8. Moisturize.

Dry feet don’t seem like a health issue at first. But if your feet are cracked, bacteria can enter into your skin and cause infection – which means you need to keep your skin moisturized! Exfoliate your feet in the shower to remove dead skin cells and allow the moisturizer to penetrate better. Then, apply a foot cream to still-wet skin so they seep through. Pay special attention to your heels, which are much more prone to getting dry quickly.

9. Learn how to treat common foot problems.

Let’s face it – at some point, you’ll probably buy the wrong-fitting shoes or step barefoot onto the pool deck. So learn how to treat common foot problems like calluses, corns, blisters, ingrown toenails and plantar warts – and when to go see a doctor. You can learn all that information here.

10. Vary your footwear.

No matter how much you love a particular pair of shoes, you shouldn’t wear them every day. Shoes need at least 24 hours to dry out thoroughly – so avoid fungi by wearing each pair every other day and walking barefoot around the house. But that’s not the only reason switch it up! Protect your feet from potential health issues by wearing appropriate footwear for each activity – that means buying sport-specific shoes for your exercise of choice and replacing them regularly. Avoid wearing flip-flops all summer long, since they are unsupportive and will cause foot pain. Most importantly, vary your heel height! High heels are terrible for your feet. They stretch out your tendons, making it uncomfortable to wear flats, and change where you apply pressure so you’re likely to get bunions and hammertoe. Wear high heels and pointy shoes (which also alter your foot shape) on special occasions, and go for shorter heels or flat shoes whenever possible.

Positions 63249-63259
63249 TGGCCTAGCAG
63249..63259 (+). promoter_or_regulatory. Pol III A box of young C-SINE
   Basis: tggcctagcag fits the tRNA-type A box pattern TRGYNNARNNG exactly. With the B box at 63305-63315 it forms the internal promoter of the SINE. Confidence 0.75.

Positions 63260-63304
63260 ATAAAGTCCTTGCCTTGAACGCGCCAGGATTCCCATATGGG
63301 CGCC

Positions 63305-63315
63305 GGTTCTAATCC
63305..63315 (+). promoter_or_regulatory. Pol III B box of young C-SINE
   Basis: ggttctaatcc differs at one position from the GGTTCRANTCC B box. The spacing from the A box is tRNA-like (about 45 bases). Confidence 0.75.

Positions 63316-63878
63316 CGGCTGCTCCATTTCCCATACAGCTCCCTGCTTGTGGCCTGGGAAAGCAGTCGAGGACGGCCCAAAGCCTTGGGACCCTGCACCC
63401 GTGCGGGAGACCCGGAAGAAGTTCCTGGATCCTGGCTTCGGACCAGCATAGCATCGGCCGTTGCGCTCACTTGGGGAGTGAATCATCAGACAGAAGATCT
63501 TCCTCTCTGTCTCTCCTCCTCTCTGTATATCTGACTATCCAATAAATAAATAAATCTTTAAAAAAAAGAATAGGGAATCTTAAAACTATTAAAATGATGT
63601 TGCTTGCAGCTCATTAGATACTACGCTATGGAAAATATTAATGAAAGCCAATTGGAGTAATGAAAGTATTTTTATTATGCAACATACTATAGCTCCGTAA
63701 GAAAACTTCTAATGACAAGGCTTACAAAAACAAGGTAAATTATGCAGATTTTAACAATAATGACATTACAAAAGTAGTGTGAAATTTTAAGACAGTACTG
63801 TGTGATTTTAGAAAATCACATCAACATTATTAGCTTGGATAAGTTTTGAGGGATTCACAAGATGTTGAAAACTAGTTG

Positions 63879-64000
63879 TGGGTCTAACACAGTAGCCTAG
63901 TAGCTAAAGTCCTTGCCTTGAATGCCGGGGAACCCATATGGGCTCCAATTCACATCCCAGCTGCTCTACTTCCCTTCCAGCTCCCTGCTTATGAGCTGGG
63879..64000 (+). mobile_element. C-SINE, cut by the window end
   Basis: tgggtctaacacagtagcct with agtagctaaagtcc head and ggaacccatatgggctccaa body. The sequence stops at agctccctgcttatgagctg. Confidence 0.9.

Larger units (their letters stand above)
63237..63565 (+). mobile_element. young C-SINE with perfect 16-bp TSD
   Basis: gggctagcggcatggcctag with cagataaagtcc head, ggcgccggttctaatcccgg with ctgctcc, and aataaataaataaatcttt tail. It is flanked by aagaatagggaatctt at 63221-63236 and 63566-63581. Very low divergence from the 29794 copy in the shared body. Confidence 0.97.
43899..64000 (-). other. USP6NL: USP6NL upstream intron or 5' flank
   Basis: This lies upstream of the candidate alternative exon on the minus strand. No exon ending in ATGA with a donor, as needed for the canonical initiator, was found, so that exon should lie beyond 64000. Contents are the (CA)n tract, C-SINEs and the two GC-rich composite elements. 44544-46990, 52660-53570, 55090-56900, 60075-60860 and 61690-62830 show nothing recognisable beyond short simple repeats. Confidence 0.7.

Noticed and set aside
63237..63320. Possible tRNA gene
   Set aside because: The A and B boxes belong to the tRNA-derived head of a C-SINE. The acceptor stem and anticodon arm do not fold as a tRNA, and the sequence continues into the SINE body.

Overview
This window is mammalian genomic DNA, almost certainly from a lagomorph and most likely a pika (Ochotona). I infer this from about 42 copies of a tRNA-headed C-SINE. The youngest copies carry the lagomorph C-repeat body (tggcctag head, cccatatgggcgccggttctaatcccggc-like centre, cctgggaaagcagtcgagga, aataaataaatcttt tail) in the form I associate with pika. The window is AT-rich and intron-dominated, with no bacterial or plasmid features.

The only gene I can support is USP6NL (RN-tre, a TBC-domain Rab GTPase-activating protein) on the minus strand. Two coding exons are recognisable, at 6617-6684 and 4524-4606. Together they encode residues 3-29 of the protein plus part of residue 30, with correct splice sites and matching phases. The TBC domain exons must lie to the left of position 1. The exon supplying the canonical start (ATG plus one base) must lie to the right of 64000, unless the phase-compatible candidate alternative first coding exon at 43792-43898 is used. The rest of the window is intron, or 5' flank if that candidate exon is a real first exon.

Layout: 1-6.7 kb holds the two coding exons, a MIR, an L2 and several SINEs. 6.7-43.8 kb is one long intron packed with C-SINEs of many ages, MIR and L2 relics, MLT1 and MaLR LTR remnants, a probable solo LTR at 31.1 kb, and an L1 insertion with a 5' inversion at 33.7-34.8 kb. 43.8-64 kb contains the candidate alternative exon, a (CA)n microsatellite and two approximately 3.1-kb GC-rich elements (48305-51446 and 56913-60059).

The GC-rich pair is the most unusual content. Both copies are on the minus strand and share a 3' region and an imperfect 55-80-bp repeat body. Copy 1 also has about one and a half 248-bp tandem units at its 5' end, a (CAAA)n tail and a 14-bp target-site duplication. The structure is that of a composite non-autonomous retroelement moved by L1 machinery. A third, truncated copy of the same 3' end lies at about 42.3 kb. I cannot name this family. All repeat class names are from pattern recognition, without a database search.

11. Wear sunscreen.

Wearing sandals? Don’t forget to apply your sunscreen to your feet too! Trust me, you don’t want red peeling skin you have to walk on, so apply at least SPF 30. And rub that cream into your nails, which are just as vulnerable to sun damage as your skin.

12. Get support.

The more you customize your shoes, the better they can be for your feet. If you have a lot of foot pain, see a podiatrist about getting custom insoles. You can also buy off-the-shelf products like insoles, toe inserts, arch support or heel cups – especially for athletic shoes.

13. Don’t forget socks.

Just like shoes, you probably wear socks everyday, so it’s important to invest in the right ones. Look for socks and tights that are made out of moisture-wicking material, especially if you work out a lot or plan to be outside for most of the day. Avoid nylon hosiery since they don’t absorb any sweat and don’t wear excessively tight pantyhose since it traps moisture. Get specialty socks for activities like hiking or skiing – merino wool ones dry quite quickly. Finally, change your socks every day! Hygiene is important.

14. Move your feet.